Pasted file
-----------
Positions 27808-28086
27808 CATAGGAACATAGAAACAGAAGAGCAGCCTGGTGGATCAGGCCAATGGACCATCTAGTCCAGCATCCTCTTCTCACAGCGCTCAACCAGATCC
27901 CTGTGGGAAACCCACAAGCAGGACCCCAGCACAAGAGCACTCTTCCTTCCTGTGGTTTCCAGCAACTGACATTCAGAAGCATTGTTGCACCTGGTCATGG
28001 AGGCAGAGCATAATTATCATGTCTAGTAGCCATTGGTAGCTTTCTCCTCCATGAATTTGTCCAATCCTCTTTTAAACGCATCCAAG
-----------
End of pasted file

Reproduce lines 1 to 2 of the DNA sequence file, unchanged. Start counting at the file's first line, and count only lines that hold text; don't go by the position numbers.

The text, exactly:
Positions 27808-28086
27808 CATAGGAACATAGAAACAGAAGAGCAGCCTGGTGGATCAGGCCAATGGACCATCTAGTCCAGCATCCTCTTCTCACAGCGCTCAACCAGATCC